The book made one thing clear: food fears in the past were almost always fears of the unknown. Before the 19th century research by Pasteur and others, microorganisms caused the most mysterious and frightening effects of food preparation and consumption. Accidental poisoning was another source of disaster and fear, especially lead poisoning, copper-kettle poisoning, and poisoning from dangerous colorants used to improve the look of foods.
I was fascinated by the way people tried to deal with the evidence of these unseen agents in past times, and how terrifying these processes could be. Although the level of detail about food regulation in the medieval and early modern periods is somewhat excessive, the book offers a very fascinating portrait of how people tried to avoid food poisoning and food-borne disease.
A few examples of fear and awe towards effects of microorganisms before science explained them:
- Contagious diseases that humans could catch from animals quickly, like anthrax, were very frightening. Often no one had any solutions except maybe supernatural explanations like witchcraft.
- Slow contagion from diseases like TB (which cows definitely suffer from and transmit) were even more baffling, and often led to disfunction such as the belief that milk prevented TB.
- Catastrophic diseases from spoiled crops, like ergotism in rye bread, were especially alarming. People realized that rye flour could harbor the cause of the disease, but their reactions were often dysfunctional.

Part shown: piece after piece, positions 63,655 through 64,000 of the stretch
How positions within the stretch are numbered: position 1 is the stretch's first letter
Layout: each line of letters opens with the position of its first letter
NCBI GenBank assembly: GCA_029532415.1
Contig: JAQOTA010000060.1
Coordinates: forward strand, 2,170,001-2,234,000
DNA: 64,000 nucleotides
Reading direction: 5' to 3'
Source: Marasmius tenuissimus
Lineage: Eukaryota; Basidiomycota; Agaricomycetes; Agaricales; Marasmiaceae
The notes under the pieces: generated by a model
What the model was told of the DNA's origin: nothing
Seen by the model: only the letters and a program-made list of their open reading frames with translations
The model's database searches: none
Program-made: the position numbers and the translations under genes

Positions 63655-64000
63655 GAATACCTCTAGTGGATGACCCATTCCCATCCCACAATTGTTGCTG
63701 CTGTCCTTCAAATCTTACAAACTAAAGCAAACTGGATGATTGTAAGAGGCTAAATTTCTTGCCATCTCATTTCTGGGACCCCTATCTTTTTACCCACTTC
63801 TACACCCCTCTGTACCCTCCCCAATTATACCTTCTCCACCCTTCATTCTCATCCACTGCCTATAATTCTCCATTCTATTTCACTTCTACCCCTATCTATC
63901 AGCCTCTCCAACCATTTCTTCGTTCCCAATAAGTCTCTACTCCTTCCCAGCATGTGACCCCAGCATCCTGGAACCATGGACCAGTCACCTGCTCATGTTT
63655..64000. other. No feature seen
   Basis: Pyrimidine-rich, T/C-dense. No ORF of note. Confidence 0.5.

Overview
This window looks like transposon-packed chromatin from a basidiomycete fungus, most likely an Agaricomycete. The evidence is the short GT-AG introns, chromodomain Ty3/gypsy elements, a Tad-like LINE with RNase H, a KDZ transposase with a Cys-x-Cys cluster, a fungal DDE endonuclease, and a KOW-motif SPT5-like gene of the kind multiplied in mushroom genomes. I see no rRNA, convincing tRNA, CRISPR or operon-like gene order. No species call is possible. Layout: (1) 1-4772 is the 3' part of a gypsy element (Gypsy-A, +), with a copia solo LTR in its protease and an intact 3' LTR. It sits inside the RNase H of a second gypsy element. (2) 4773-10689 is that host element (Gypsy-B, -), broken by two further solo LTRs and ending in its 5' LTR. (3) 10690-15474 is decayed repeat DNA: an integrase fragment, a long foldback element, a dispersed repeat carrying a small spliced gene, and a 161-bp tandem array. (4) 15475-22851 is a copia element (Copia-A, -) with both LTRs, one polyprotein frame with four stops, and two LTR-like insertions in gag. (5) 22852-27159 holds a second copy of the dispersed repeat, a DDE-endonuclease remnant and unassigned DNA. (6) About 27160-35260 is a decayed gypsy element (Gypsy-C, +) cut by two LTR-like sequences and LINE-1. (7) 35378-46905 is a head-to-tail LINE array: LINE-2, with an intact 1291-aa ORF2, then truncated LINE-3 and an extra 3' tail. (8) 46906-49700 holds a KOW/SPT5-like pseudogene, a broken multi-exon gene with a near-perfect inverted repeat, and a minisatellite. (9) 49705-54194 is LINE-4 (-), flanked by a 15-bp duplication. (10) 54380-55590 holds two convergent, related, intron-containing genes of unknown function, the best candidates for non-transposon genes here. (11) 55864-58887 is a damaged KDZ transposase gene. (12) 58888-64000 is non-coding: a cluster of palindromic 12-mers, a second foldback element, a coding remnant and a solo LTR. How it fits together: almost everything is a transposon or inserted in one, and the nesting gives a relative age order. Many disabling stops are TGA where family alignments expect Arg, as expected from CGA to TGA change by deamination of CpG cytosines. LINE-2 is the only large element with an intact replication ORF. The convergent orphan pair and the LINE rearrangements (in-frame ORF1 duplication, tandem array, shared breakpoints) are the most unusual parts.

- Above all, many efforts to recognize the causes of contaminated food were partially correct, but often led to difficulty. Especially, farmers were always reluctant to discard potentially dangerous animals or crops. Many people who could afford it attempted to keep all food prep and much of the production under their control. For example, there were milk sheds where cattle lived in cities because people liked to buy milk directly from the cow or goat. Of course this resulted in hygiene disasters in dealing with animal waste inside cities.
- Even beneficial organisms like the yeasts and lactobacillus that work on bread, beer, and wine, were the subject of much superstition, fear, and ineffective beliefs and practices.
In the 19th century, scientists discovered quite a few important facts about nutrients, poisons, and microbiology. However, new inventions like canning and preserving methods or addition of nitrates to salted meats caused new problems. Botulism and other spoilage were a new experience when the invention of canning was applied without full understanding of sterile conditions -- thus new fears! Many new additives were tried, some with bad consequences, especially the addition of verdigris, a copper salt, to make canned foods like peas or pickles look "naturally" green. More fear!
Of course we have our own irrational reactions to new dangers, as well as scientific efforts to understand and curb them -- the book's title refers to the panic over Mad Cow Disease that took place shortly before its publication. We also have our own problems with the state of science in knowing what's good for us: eggs, for example. Harmful or beneficial? Clearly, however, people today have access to much better information for understanding the foods they eat, and regulation of dangerous substances, food processing, and agricultural practices is hopefully based on better science.
One reason I chose to read this book is that its author is French and much of the information in it is about France. (Though there's an interesting discussion of Chicago and the famous book The Jungle.) I've mentioned before that I try to find books that reflect a French point of view on food: so many Americans write about French food, which is fine but not complete.
This post will be shared as a final contribution to Tamara's blog event called Paris in July, which is wrapping up this week. I'm also sharing with Beth Fish's weekend cooking blog event. This review is the work of Mae at maefood dot blogspot dot com. If you are reading it elsewhere, it's been stolen.
Copyright © 2019 by Mae E. Sander.